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Adjustment Disorders

An adjustment disorders occurs when someone experiences a significant event and develops some temporary difficulties as a result.

Common symptoms include sadness, anxiety, irritability, or changes in behavior. Other symptoms can include trouble sleeping, loss of appetite, difficulties with concentration, forgetfulness, restlessness, tension, fatigue, apathy, excessive worry or rumination, changes in work/school performance, withdrawal, and increased substance use.

In children and adolescents, you might also see anger and acting out behaviors, withdrawal, and deterioration in school performance. In addition, children sometimes show regression to more immature behaviors, such as thumb-sucking or bedwetting.

Now, all of these symptoms can be part of other disorders and, to some extent, adjustment reactions mimic those other disorders. The distinguishing features of adjustment reactions are the presence of a precipitating event, the duration of the distress, and the degree of impairment caused by the symptoms.

The goal of treatment for adjustment reactions is to minimize the negative impact of the event, speed up resolution of the person's symptoms, and avoid the progression from an adjustment reaction to a full-blown syndrome (such as a major depressive episode, an anxiety disorder, or substance abuse).

The Role of the Psychologist

The psychologist helps people overcome adjustment reactions by allowing them to talk about and work through the precipitating event. This often involves an exploration of the personal meaning of the event and its impact on the person's life.

The psychologist also encourages the person to identify and express his feelings regarding the event. In addition, the psychologist helps the person make decisions and choices that promote a constructive response to the event.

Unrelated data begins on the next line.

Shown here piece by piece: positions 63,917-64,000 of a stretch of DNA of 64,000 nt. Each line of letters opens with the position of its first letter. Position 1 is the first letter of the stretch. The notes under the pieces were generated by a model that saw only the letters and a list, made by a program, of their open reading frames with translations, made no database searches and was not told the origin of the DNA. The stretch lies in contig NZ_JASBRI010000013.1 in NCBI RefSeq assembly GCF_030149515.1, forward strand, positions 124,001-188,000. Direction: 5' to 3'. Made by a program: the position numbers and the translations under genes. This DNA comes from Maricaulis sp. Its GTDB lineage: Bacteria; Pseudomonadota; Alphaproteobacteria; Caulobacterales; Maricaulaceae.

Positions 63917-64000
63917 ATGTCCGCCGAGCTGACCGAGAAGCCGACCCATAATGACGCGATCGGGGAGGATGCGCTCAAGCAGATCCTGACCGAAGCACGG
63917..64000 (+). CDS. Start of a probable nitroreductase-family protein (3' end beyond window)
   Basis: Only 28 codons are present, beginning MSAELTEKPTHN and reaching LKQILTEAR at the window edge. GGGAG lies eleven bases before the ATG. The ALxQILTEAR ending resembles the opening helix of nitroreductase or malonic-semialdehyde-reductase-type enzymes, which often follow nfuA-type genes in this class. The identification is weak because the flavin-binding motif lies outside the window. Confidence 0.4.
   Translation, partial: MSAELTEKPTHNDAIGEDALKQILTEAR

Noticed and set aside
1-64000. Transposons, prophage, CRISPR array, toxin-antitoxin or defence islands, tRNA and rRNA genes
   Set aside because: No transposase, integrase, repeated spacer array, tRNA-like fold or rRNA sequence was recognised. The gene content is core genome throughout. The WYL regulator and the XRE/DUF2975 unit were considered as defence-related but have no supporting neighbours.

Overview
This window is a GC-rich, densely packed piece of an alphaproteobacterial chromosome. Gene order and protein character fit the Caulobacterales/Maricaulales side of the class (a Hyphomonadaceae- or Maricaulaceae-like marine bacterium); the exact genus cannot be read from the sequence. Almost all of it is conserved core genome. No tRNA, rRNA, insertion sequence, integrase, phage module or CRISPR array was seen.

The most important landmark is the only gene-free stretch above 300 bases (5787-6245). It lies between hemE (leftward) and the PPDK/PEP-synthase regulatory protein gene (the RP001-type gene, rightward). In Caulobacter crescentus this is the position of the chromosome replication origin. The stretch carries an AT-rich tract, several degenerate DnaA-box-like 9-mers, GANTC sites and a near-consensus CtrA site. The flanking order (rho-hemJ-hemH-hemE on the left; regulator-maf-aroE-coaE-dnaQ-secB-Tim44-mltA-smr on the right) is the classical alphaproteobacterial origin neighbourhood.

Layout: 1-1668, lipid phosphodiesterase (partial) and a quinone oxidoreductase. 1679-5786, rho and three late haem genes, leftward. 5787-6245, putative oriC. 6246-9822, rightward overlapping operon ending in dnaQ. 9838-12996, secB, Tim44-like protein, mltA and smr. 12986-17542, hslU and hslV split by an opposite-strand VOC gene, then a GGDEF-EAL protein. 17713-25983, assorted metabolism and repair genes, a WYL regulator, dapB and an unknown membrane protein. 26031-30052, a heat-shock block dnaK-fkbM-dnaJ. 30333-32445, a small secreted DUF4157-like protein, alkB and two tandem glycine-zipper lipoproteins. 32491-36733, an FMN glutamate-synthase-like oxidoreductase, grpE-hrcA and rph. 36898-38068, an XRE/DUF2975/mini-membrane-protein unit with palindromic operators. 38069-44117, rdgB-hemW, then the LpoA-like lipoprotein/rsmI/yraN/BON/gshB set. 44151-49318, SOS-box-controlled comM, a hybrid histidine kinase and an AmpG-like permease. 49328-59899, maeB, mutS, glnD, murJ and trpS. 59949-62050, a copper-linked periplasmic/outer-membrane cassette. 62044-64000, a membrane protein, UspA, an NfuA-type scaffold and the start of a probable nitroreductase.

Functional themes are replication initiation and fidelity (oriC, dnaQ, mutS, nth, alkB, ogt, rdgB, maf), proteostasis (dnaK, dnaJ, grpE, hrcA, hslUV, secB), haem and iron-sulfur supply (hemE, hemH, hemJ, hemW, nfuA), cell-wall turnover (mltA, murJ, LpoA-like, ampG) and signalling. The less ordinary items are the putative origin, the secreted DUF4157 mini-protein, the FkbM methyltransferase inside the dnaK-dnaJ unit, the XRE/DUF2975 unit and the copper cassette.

Finally, the person can learn new skills for handling other crises and events that occur in life (perhaps make him less vulnerable to future adjustment reactions).

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Disclaimer:  You know, we see a disclaimer like this in every ad that lawyers put out, and it probably is a good idea for us to use one, too:  "No representation is made that the quality of the psychological services to be performed is greater than the quality of psychological services performed by other psychologists.  The outcome of assessments or psychotherapy, or individual client satisfaction, cannot be guaranteed and is dependent on many factors.  Material on this site regarding symptoms, disorders, and treatment is informational only.  Diagnosis and treatment of mental disorders requires the expertise of a trained professional."

The information on this site regarding psychological disorders and treatment comes from many sources that cannot be credited, simply because they have been integrated over the years into our general knowledge base. However, one important source is the Diagnostic and Statistical Manual of Mental Disorders, 4th Edition (1994) published by the American Psychiatric Association.